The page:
Within the next few weeks, Americans will likely learn whether union bosses will succeed in suckering 60 senators in the U.S. Senate to back the maniacally-monikered Employee Free Choice Act (EFCA).
As written, EFCA is the union-backed bill that strips workers of some very fundamental rights and, as a result, should really be called the "Trick 'em & Trap 'em in a Union Act".
Under the Trick 'em & Trap 'em Union Act (EFCA), unions can mislead a simple majority of workers into signing their rights over to a union, and unionize them without the workers learning that they've been duped until after they've been unionized.
You see, the National Labor Relations Board (the federal agency that is charged with protecting workers' rights with regard to unions) has long allowed unions to mislead employees into unions by making false promises. Indeed, the National Labor Relations Board has just recently stated that it is okay for unions to LIE to their own members.
As a result, unions will be unrestrained in their ablity to make promises and even lie to workers in order to get signatures from a simple majority of employees and then unionize them without them voting in a secret-ballot election under the Trick 'em & Trap 'em Union Act.
If the Board finds that a majority of the employees in a unit appropriate for bargaining has signed valid authorizations designating the individual or labor organization specified in the petition as their bargaining representative and that no other individual or labor organization is currently certified or recognized as the exclusive representative of any of the employees in the unit, the Board shall not direct an election but shall certify the individual or labor organization as the representative described in subsection (a). [Emphasis added.]
Following employees' no-vote unionization, the Trick 'em & Trap 'em Union Act (EFCA) mandates that binding arbitration can occur a mere 120 days after the union and the employer have begun negotiations for a first contract.
Once a government bureaucrat imposes a contract on the employer and the employees, they are trapped. The employees, if they do not like the contract, must live with it for a period of two years. The majority of employees will be required to pay union dues or be fired under this scheme if they live in one of the 28 states without "right to work laws."
In fact, one of the most overlooked rights that employees will be losing under the Trick 'em & Trap 'em Union Act is the Right to Strike.
Under the Trick 'em & Trap 'em Union Act (EFCA), unionized workers will not be able to vote on unionization once a majority have been tricked and, once government arbitration kicks in, will not be able to vote on the government-imposed contract, nor will they be able to vote to strike.
Under this bill, employees will be trapped all the way around. Their only recourse will be to quit their employment (at least until the unions get an employee's resignation to be ruled illegal as well).
EFCA in Action.
From a practical standpoint, it is very easy to see how the Trick 'em & Trap 'em Union Act will work:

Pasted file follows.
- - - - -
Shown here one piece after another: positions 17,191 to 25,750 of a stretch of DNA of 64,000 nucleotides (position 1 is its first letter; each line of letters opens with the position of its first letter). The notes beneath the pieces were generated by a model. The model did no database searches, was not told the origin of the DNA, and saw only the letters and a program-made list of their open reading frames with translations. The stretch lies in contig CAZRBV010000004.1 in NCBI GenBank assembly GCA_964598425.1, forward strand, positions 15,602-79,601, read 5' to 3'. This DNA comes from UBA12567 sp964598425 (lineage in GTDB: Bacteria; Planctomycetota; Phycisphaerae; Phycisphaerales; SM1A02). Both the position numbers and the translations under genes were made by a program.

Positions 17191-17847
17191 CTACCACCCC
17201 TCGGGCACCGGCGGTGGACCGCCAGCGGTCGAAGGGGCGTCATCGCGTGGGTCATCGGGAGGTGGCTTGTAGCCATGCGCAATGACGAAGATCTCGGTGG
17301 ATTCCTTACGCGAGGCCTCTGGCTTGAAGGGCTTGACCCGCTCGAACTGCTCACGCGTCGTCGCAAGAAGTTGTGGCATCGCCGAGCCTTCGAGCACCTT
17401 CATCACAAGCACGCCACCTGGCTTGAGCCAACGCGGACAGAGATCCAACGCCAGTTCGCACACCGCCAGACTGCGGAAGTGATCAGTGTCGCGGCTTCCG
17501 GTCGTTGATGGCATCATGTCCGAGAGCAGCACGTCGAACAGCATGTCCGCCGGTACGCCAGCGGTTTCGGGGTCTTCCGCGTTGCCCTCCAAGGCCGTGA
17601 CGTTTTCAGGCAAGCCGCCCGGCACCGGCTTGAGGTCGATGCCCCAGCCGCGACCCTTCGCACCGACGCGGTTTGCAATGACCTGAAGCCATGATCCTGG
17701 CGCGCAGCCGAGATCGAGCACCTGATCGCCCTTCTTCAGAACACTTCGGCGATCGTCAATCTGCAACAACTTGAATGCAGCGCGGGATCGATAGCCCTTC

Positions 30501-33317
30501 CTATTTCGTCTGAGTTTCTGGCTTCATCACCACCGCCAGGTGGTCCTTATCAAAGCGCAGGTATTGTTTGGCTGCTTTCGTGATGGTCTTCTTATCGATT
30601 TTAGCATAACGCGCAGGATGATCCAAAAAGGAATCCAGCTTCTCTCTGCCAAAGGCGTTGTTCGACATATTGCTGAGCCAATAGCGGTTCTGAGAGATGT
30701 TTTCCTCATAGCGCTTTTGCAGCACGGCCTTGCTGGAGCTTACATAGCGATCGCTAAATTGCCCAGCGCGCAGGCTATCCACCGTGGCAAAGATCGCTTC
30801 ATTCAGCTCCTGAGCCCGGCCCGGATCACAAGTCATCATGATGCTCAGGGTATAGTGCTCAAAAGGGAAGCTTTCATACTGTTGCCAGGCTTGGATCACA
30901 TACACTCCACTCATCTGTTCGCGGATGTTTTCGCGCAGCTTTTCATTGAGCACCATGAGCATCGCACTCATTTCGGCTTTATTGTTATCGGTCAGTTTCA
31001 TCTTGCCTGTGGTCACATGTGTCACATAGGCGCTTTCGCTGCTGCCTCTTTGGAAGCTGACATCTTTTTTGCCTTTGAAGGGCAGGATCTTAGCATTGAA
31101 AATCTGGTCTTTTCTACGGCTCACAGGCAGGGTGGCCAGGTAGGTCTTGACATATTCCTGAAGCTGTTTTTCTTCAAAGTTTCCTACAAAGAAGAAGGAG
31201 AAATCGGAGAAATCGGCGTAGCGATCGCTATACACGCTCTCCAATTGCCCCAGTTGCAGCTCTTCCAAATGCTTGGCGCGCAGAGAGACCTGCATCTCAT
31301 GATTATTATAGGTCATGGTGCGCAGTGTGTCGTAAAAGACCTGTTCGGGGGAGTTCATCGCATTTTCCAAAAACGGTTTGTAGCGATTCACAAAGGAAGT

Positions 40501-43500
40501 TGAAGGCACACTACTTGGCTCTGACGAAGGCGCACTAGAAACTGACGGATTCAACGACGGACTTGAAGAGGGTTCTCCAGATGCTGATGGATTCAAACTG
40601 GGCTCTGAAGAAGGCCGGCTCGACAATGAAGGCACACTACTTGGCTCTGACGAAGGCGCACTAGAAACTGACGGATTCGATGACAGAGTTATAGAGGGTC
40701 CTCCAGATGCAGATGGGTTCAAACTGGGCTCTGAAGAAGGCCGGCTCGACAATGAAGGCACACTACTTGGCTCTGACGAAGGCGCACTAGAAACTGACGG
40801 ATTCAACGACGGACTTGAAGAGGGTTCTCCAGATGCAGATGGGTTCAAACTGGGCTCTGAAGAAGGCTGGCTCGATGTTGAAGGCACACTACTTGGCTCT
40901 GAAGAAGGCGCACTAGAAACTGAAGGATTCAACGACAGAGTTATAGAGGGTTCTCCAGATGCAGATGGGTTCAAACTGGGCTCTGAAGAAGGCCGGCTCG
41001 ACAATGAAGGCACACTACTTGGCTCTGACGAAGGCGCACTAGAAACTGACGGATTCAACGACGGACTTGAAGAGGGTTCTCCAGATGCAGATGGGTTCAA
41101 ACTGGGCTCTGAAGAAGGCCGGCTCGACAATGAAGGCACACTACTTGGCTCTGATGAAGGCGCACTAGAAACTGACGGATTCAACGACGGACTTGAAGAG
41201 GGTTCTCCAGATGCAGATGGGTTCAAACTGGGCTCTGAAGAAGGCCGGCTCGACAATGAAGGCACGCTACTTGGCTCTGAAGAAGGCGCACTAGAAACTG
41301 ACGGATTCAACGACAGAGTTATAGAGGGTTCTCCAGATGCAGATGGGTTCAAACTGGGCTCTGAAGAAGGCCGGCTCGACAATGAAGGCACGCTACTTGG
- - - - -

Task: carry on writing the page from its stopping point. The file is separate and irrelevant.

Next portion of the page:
Imagine Bob, a forklift operator in a small, 20-person company. On a Friday afternoon, Bob and his co-workers get invited to a pizza party down at the union hall. A dozen employees (out of the 20) attend.
Between slices of pepperoni and sausage, Bob and his co-workers are asked to sign up to get information from the union in the mail.
"Hey," says the union organizer, "we think you guys are underpaid and should be making twenty percent more than you do now. If you sign this, we'll send some information to you in the mail and you can talk it over with your wives and get back to us."
Eagerly, 11 out of the 12 fill out the union's authorization cards and sign them. Actually, all 12 signed, but the twelfth signature is illegible due to a pizza-grease smudge.
On Monday, their employer is notified that the employees are unionized and that negotiations must take place within the next 10 days.
One-hundred twenty days later, the employer and union, still having no agreement, go to binding arbitration. Shortly thereafter, Bob and his co-workers learn what they "got" in their new union contract.
Their contract resulted in them receving a three percent wage increase instead of the expected 20%, but their union dues are two percent. Instead of keeping their 401[k] plan, the arbitrator forced their employer into an under-funded union pension plan. Bob, because he was expecting to retire in four years, will not be able to, since (in addition to it being billions under-funded)there is a five-year vesting period in the union plan.
Bob and his comrades are, needless to say, upset. They've been duped. They decide to strike.
"Not so fast," says their union business agent. "If you strike, you wil be fired because we have a no strike clause and it would be an unsanctioned strike."
Bob and his friends are stuck. Their only option is to quit.
Those are the practical implications of the Trick 'em & Trap 'em Union Act, otherwise known as the Employee Free Choice Act.
Like P.T. Barnum said: There's a sucker born every minute and, sadly, America's leaders are falling for the greatest union swindle of all time.